Knowing what to look for can help you find a used battery with some life left in it. Here's what to keep your eye on.

Check the Age of the Battery

When you are looking to buy a battery, always check the date stamp on the battery. The date stamp indicates when the battery was made. 

Lack of Corrosion

Although corrosion can easily build on even a new car battery in a relatively short period, you simply don't know what a deteriorated-looking used battery has been through. And if it's been through a lot, it won't perform as it should. 

A newish battery may have dirt, dust, or debris from road salt. However, it should not have any orange or green corrosion on it. 

To stay on the safe side and get your money's worth out of your purchase, avoid buying used vehicle batteries that exhibit any signs of excessive wear and tear, such as:

  • Blue, fluffy-looking corrosion around battery terminals

  • A thin film on the top of the battery housing

  • Any indication of a battery acid leak

The Battery Has Enough Power

One of the most common mistakes car owners make when choosing batteries is getting one that is the wrong size and doesn't have enough power. Before getting a used battery, look at the model you already have. Identify its size and power output. From there, you'll simply need to find the same type of battery.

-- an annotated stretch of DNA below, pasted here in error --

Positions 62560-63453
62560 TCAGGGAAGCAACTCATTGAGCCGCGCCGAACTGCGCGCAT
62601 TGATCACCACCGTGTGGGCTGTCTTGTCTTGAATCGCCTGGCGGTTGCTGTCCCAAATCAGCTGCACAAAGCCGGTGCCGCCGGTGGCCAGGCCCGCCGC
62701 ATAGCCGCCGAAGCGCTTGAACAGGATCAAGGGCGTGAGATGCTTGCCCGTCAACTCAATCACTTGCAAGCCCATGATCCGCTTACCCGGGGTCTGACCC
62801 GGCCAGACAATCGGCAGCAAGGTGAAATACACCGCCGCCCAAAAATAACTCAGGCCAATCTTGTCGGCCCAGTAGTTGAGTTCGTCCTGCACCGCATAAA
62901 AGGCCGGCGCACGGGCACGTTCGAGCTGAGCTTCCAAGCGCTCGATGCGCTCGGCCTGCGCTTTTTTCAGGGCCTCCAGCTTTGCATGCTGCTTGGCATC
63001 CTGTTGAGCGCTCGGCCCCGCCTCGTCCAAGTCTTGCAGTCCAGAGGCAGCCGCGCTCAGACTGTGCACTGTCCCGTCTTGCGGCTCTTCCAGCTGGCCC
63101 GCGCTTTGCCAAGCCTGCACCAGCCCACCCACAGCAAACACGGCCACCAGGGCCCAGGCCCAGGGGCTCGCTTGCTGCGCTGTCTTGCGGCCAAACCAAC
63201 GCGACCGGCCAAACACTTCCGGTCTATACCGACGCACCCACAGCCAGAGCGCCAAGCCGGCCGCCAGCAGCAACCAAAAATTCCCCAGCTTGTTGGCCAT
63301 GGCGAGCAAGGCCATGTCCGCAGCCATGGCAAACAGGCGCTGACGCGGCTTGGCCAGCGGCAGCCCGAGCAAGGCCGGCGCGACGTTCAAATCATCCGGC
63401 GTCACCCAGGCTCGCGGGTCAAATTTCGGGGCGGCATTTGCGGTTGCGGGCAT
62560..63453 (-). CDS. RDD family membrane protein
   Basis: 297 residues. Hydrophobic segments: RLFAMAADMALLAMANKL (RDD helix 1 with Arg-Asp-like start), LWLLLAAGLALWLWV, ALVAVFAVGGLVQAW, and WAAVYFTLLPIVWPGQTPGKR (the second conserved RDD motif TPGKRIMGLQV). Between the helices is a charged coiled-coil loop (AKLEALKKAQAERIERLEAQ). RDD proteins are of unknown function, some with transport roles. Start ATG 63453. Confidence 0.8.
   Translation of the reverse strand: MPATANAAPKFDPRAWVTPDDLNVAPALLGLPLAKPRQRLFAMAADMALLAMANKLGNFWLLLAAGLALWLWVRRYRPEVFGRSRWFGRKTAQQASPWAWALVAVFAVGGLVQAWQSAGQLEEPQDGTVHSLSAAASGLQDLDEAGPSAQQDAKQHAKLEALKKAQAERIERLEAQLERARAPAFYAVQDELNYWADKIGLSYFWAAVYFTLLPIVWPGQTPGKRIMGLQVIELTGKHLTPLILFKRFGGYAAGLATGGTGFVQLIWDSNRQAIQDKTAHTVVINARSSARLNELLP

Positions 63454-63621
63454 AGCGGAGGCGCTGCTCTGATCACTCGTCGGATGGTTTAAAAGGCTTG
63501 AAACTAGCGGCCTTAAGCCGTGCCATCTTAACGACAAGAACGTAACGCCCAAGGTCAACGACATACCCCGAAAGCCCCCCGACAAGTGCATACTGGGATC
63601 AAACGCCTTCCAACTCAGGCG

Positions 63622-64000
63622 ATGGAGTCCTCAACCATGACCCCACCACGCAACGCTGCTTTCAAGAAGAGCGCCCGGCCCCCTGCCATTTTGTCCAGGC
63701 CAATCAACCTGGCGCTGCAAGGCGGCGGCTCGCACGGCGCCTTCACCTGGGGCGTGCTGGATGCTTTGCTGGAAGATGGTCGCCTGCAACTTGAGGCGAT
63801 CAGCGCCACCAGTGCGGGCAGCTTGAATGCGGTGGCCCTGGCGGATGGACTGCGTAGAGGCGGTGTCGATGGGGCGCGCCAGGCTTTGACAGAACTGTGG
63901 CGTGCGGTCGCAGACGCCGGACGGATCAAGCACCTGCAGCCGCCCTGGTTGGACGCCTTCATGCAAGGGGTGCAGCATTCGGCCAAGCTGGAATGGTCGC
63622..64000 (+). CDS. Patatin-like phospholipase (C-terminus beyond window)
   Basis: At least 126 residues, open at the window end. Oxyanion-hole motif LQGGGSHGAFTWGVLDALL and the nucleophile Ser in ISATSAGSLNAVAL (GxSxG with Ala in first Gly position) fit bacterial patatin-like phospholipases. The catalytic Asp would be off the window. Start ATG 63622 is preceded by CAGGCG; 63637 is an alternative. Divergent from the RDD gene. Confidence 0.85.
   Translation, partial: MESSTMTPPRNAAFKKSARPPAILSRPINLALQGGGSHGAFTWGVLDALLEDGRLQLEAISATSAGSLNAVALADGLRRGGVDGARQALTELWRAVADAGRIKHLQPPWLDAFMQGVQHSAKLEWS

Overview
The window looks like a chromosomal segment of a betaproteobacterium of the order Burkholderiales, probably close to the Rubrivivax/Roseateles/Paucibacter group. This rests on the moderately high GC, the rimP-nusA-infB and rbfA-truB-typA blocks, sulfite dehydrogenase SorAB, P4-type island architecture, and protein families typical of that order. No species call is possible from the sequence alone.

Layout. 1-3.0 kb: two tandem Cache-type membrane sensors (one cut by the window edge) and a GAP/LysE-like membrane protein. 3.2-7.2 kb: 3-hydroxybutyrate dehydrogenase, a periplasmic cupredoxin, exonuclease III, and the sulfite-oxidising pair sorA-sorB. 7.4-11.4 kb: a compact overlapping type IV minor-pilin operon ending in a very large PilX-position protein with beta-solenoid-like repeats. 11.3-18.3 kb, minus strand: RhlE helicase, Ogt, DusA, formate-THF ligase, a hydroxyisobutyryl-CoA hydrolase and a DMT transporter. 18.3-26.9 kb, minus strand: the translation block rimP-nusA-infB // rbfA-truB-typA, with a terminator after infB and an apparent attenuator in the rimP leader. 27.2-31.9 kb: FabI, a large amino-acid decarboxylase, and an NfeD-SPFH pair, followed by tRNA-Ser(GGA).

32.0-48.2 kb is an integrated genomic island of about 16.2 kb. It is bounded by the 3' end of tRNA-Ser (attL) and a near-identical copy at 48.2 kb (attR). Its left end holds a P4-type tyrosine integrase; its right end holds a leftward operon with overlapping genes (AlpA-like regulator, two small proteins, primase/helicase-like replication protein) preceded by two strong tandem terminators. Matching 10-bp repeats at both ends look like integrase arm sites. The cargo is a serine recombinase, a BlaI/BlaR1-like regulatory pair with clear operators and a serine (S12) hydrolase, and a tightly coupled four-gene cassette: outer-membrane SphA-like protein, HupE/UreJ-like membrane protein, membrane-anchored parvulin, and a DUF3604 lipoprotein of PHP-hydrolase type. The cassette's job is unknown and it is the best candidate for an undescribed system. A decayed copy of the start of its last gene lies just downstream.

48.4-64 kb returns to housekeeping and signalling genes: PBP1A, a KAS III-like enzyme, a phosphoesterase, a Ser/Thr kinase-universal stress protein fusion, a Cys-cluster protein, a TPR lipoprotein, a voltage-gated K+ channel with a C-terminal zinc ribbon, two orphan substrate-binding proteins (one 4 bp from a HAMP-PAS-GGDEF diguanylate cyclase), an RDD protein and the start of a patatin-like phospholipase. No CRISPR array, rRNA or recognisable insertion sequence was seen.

The Battery Fits Your Car

When you visit Ace Auto Parts salvage yard, you're likely to find a car that is identical to the make and model of your vehicle. If so, we can inspect the battery to see if it's still in good condition (assuming it hasn't been damaged by a collision). 

The battery that is in that car should fit your vehicle. If not, you can also choose from our wide selection of used batteries. 

The Battery Can Hold a Charge

There are a couple of ways we can help you test a used battery. The first is the cold-cranking amp test. We can set the battery in your car and then crank it to see if it works. 

The second is a reserve capacity test. This time measurement explains how long a fully-charged battery can deliver 25 amps of current before the battery is discharged down to 10.5 volts. 

If it only takes a few minutes, the battery is no good. The battery should be able to hold a charge for a considerable amount of time.

Pick Up Quality Discount Auto Parts in St. Paul

The battery is an extremely critical part of a car; it keeps your ride operating efficiently and effectively, from the headlights to the engine. As a car owner, it's important to notice the signs your battery is dying, like dimming headlights, clicking sounds during ignition, and battery age. After all, being stranded in a cold Minnesota winter with a dead battery is the last thing you want to happen!

Need a discount car battery? How about a discount alternator or motor? Perhaps a couple of used tires, a fender, or a windshield? Then visit our team at Ace Auto Parts in St. Paul! For nearly 100 years, we've proudly provided Twin Cities vehicle owners with quality used car parts at deep discounts, and we'd love to help you out, too. 

Check out our parts search tool to locate the part(s) you need, or give us a call at 651-717-4299 to learn more!